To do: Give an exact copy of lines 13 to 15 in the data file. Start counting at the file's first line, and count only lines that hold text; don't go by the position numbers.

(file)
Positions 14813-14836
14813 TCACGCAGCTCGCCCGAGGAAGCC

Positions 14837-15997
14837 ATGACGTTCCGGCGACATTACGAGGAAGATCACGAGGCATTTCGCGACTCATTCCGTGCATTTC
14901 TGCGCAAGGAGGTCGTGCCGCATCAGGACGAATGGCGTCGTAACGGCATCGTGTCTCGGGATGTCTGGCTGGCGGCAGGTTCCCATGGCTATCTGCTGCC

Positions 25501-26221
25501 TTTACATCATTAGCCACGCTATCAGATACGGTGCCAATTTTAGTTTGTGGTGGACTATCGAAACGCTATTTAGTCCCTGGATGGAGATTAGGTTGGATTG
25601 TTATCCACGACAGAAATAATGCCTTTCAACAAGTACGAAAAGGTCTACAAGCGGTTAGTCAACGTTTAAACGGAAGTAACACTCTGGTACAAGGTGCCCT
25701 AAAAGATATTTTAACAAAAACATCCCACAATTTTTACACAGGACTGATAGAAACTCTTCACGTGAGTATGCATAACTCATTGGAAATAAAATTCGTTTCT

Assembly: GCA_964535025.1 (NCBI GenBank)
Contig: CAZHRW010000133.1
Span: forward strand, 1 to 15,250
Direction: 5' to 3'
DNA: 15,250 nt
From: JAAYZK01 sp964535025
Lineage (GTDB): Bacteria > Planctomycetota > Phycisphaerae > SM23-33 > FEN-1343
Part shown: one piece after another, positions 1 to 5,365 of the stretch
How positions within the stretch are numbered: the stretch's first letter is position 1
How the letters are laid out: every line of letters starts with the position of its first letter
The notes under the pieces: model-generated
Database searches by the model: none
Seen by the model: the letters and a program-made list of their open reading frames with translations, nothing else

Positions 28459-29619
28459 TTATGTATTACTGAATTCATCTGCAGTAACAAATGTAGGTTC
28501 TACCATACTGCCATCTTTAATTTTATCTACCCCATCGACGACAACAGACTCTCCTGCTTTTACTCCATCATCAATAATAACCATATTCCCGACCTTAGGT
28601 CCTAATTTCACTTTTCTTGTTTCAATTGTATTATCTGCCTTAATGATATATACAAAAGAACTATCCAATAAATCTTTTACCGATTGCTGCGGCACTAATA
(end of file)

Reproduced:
Direction: 5' to 3'
DNA: 15,250 nt
From: JAAYZK01 sp964535025